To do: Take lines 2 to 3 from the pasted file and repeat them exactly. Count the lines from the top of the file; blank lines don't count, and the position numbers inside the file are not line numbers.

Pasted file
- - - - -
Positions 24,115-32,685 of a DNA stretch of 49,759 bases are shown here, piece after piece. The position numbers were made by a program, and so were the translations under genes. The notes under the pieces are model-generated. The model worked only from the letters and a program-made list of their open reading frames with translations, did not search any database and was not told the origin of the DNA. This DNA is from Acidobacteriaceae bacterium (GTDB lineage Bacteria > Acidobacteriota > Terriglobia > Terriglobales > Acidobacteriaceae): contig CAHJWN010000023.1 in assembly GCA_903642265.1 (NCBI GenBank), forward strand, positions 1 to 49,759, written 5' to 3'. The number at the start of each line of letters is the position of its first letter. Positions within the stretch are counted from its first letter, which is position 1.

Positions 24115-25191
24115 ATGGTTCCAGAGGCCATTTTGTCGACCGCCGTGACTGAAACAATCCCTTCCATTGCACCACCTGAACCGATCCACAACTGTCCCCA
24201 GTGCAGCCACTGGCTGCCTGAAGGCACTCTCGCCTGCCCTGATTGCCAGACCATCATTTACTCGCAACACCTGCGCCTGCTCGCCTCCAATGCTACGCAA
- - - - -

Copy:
Positions 24115-25191
24115 ATGGTTCCAGAGGCCATTTTGTCGACCGCCGTGACTGAAACAATCCCTTCCATTGCACCACCTGAACCGATCCACAACTGTCCCCA